“I had utterly abandoned myself to Him. Could any choice be as wonderful as His will? Could any place be safer than the center of His will? Death to my own plans and desires was almost deliriously delightful.”

V. Raymond Edman

TODAY’S READING: Jeremiah 1–3

Missionary work is unpopular. Jeremiah was from a small town near Jerusalem and he did not get along well with the established leaders in big city Jerusalem. Jeremiah constantly preached an unpopular message and paid for it through persecution, banishment, and death.[1] What clouds the book of Jeremiah is its chronological confusion; the chapters of Jeremiah as laid out do not reflect an orderly timeline. What clarifies Jeremiah is its missionary message: “I formed you…I knew you…I sanctified you, I ordained you a prophet to the nations…you shall go to all whom I send you, all the nations” (1:5, 7; 3:17) shall be gathered to the throne of the Lord.

Jeremiah begins with the reminder that missionary obedience requires us to overcome three primal fears.

Don’t Fear Unpopularity. Jeremiah’s unpopular message was that Jerusalem had “sinned so long and grievously that God was about to destroy the temple, the city, and the land.”[2] Jeremiah’s prophecy began in 627 BC, right in the middle of King Josiah’s reforms. Josiah began to seek the Lord back in 632 BC, so ironically Jeremiah started wailing just when the revival was gaining ground—curious timing for a message of woe. If we will be God’s prophets to the nations, then we must reconcile ourselves to unpopularity and to truth speaking that seems out of step with our times. The sober reality is that God sees past external reform, revivalism, and show into hearts, motives, and trajectories. Spiritually, there is no safety in numbers, and full churches do not automatically equate to fullness of the Spirit.

Don’t Fear Youth. In Hebraic thought, youth was not someone underage but someone without experience.[3] Truth be told, there is hardly anyone with experience in leading unreached peoples to Jesus. Our inexperience in penetrating hostile lands, learning difficult languages, wooing resistant cultures, and thriving in inhospitable climates does not disqualify us from missions service. Truth be told, if the Scripture is true, then the “I know” spirit is counterproductive to world missions. In missions God uses those who do not know, who have not, who cannot—for we are all inexperienced “youth.” Too often in ministry in the West, we use God. We know things, have confidence, and present our knowledge to others. We ask God to bless. It’s nice when He shows up, but not critical for whether or not He anoints our ministry; it can happen in our wisdom and strength. That’s what we should fear—not our youth, but our “ability” to do ministry without God, our tendency to use Him rather than be used by Him.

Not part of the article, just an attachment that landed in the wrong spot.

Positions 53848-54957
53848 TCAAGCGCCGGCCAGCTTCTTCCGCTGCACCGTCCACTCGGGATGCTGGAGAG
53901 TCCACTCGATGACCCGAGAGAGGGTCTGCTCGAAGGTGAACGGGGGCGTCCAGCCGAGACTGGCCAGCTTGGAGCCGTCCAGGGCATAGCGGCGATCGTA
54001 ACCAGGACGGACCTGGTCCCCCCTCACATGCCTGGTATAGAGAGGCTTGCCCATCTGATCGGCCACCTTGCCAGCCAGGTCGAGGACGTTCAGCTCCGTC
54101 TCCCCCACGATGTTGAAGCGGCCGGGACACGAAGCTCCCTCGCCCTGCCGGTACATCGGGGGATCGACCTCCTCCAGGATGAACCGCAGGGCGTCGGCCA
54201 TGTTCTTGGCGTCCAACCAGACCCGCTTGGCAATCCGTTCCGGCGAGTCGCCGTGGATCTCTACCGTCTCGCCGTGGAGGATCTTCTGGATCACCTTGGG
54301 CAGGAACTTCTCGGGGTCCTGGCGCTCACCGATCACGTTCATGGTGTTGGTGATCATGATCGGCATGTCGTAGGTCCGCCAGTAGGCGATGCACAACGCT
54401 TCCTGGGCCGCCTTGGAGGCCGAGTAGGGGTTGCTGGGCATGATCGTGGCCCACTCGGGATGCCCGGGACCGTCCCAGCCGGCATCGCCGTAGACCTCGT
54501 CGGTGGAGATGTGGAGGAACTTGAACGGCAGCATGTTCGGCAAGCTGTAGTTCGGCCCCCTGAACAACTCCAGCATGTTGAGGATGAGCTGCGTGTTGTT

Don’t Fear Their Faces. God sends His missionaries to peoples who frown on the outside, no matter how they cry within. Missionaries remember that God is with us to deliver, and if we are dismayed before them, God will strike fear in us. Missionaries must have room in their hearts for only one fear. The fear of the Lord refuses any lesser fears a place in our hearts. Fear of the missionary call or the missionary task is a direct insult to God.

[1] The Chronological Study Bible. Nashville: Thomas Nelson, 2008. 688–689.
[2] Ibid. 689.
[3] Ibid. 690.

Prayer Focus: Mongolia

Today’s Unreached People Group: Mongolian, Northern
Population: 158,000
Language: Mongolian, Peripheral
Primary Religion: Buddhism
Evangelical: 1.5%
Estimated Workers Needed: 3

[Source: Joshua Project]

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